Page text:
Seeking Justice In A Cotton Brief

 

Ok, I couldn’t resist the title. This post is not about tidy whites, it is about the Amicus Brief filed by Senator Tom Cotton (R-AR) et al. with the US Supreme Court in Fischer v US, a case challenging the use of 18 USC 1512(c)(2) to threaten January 6 defendants (and President Trump) with long jail terms. Senator Cotton was joined in this brief by Representative Jim Jordan and 21 other Congressmen. Let me cut to the key observation:

[P]rincipled adherence to the rule of law has not been a hallmark of the current administration.

But the brief is not a jeremiad, it is a carefully and skillfully crafted take down of the Biden Justice Department strategy.

It starts out explaining the interest of the Amicus filers:

Amici … have a strong interest in ensuring that courts properly apply canons of construction that Congress relies on for certainty regarding the effect of legislation in its drafting and enacting of public laws. [emphasis added]

This is a key observation. Legislators don’t just launch mind farts (or, at least, shouldn’t). There is a legislative purpose for their enactments. And when drafting legislation they have to know with reasonable certainty how the courts will analyze and apply those laws. For reasons that become clearer in the brief, if the legislators had anticipated the uses to which this statute would be put, they could have inserted or removed language to avoid undesired effects. Senator Cotton and the others quite properly have a vested interest in courts consistently applying rules of statutory construction so that laws actually do what the legislators intended and not something else entirely.

The Brief recites that Section 1512(c)(2) was enacted under the Corporate Fraud Accountability Act of 2002 passed to address abuses under the Enron economic collapse. Just pause a moment. The Corporate. Fraud. Accountability. Act. Gee, that sounds like something involving financial crimes, doesn’t it? What in the world does that have to do with trespassing, parading, or demonstrating at the Capitol Building?

The answer is “nothing”, except for —

Many January 6 defendants were nonviolent and would be subject to prosecution under (at most) provisions covering disorderly … conduct … in any of the Capitol Buildings,” which likewise carries a six-month maximum ; or “parad[ing], demonstrat[ing], or picket[ing] in any of the Capitol Buildings,” which imposes a six-month maximum; “and remain[ing] in any restricted building or enter[ing] grounds,” which carries a one-year maximum.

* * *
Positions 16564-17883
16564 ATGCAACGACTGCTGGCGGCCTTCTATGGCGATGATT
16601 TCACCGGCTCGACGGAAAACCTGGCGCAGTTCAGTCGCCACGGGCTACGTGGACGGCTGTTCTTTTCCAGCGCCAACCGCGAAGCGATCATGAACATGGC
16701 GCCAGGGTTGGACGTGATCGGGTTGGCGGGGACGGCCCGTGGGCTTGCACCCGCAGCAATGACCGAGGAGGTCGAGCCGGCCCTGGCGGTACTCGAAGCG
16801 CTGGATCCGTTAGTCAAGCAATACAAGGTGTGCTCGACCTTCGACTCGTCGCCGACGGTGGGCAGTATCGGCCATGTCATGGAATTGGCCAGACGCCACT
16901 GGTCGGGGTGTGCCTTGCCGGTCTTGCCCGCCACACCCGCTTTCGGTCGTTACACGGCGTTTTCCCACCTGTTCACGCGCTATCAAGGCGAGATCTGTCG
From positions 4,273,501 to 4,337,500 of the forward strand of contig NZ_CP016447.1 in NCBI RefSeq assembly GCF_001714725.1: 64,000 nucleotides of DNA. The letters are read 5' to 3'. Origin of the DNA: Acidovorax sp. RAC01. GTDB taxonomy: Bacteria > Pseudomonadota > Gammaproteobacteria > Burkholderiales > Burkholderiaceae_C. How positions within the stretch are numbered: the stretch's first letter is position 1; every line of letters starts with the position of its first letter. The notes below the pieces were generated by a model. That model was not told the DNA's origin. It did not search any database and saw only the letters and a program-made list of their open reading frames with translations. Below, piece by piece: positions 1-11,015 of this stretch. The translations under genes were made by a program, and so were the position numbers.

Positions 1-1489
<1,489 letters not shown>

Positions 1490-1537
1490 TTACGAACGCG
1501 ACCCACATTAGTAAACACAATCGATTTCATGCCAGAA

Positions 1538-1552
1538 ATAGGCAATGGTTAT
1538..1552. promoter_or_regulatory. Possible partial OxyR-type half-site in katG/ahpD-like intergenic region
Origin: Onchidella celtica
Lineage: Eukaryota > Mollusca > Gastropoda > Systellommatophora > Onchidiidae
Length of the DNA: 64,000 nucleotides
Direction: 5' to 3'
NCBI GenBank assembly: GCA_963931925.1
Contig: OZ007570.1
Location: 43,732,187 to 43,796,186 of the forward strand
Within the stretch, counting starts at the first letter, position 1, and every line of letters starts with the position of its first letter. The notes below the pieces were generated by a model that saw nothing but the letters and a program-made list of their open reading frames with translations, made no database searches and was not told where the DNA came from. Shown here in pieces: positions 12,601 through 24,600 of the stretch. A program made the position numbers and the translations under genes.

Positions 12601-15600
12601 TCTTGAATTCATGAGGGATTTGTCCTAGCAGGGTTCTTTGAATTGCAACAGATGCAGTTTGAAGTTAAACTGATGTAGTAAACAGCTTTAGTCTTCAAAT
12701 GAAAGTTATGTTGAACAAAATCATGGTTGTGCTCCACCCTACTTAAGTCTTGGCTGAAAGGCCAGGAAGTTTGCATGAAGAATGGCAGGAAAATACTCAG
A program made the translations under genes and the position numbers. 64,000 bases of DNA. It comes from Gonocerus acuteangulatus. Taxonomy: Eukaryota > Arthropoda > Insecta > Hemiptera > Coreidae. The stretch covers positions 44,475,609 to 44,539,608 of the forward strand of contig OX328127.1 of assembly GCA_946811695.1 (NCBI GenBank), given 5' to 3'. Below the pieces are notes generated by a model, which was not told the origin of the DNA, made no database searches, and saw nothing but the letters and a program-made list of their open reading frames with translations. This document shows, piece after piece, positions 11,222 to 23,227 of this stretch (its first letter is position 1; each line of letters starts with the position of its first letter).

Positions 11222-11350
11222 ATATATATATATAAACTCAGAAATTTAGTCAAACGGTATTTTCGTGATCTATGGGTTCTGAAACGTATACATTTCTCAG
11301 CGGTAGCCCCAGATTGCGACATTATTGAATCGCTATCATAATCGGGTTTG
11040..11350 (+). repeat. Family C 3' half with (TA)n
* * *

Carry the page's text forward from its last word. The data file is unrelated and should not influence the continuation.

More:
The administration was dissatisfied with these low prison sentences for non-violent offenders. So, as it has repeatedly done in other contexts, the administration tried to get around this “problem” by searching the statute books and seizing on what seemed like a broad provision providing the kind of relief the administration wanted—i.e., lengthy prison time.

Section 1512(c) authorizes sentences up to 20 years. Of all the nonviolent crimes available to the government for charging January 6 defendants, Section 1512(c) offers by far the stiffest penalty. In fact, its penalty is noticeably longer even than the relevant violent criminal statutes. [footnotes omitted]

And in contrast —

[F]or a case study in the difference between the current administration and President Trump’s administration, consider the scores of protestors arrested for interfering with Senate Judiciary Committee hearings for President Trump’s judicial nominees like then-Judge Brett Kavanaugh and Steven Menashi. [References deleted] Those actions by protestors were highly improper and certainly were criminal. But President Trump’s Department of Justice did not adopt the strained view that those protestors should be charged with Section 1512(c)(2) and sentenced to up to twenty years in prison. Other statutes covered their behavior, and many were charged under those statutes. Unfortunately, such principled adherence to the rule of law has not been a hallmark of the current administration.

Comparing the two scenarios (and many others listed in the Brief where, under the government’s theory, Section 1512(c)(2) could have been applied but wasn’t) one has to wonder how any Court could have agreed to its application? The answer lies in the magic words: obstructing an official proceeding.  The DC Court of Appeals found the application unambiguous. So let’s read it:

SEC. 1101. SHORT TITLE.

This title may be cited as the ‘‘Corporate Fraud Accountability Act of 2002’’.

SEC. 1102. TAMPERING WITH A RECORD OR OTHERWISE IMPEDING AN OFFICIAL PROCEEDING.

Section 1512 of title 18, United States Code, is amended— (1) by redesignating subsections (c) through (i) as sub-

sections (d) through (j), respectively; and
(2) by inserting after subsection (b) the following new subsection:

‘‘(c) Whoever corruptly—

‘‘(1) alters, destroys, mutilates, or conceals a record, document, or other object, or attempts to do so, with the intent to impair the object’s integrity or availability for use in an official proceeding; or

‘‘(2) otherwise obstructs, influences, or impedes any official proceeding, or attempts to do so,

shall be fined under this title or imprisoned not more than 20 years, or both.’’.

See. Paragraph (c) (2) is clear and unambiguous except for that inconvenient language “inserting after subsection (b) the following….” In other words, this new language was to be put into an existing statute dealing with witness tampering in evidentiary proceedings covered by that statute.